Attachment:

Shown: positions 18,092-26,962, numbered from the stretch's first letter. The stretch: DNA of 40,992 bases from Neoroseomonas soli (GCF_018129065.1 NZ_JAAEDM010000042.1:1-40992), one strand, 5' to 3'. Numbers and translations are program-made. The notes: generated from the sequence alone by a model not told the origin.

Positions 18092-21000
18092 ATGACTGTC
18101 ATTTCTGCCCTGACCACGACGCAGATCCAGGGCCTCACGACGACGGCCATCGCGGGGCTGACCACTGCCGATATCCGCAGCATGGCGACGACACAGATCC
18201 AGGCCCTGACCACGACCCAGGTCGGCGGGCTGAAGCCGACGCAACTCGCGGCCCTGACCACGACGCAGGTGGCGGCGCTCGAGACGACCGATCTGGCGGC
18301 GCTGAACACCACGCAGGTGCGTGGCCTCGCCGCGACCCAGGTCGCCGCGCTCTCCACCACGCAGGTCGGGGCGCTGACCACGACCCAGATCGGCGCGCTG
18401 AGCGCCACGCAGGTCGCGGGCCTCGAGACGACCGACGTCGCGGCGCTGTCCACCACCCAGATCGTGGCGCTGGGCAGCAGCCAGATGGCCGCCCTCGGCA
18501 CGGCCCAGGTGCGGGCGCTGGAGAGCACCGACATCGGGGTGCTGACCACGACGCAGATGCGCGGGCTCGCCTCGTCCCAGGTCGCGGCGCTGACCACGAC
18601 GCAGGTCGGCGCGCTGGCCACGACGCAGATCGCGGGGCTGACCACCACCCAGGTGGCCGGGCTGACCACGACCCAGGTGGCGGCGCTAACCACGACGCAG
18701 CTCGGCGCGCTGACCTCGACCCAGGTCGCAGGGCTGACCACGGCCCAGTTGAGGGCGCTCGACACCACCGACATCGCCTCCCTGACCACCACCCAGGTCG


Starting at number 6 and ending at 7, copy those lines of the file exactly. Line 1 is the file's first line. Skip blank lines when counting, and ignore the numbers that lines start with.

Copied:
18301 GCTGAACACCACGCAGGTGCGTGGCCTCGCCGCGACCCAGGTCGCCGCGCTCTCCACCACGCAGGTCGGGGCGCTGACCACGACCCAGATCGGCGCGCTG
18401 AGCGCCACGCAGGTCGCGGGCCTCGAGACGACCGACGTCGCGGCGCTGTCCACCACCCAGATCGTGGCGCTGGGCAGCAGCCAGATGGCCGCCCTCGGCA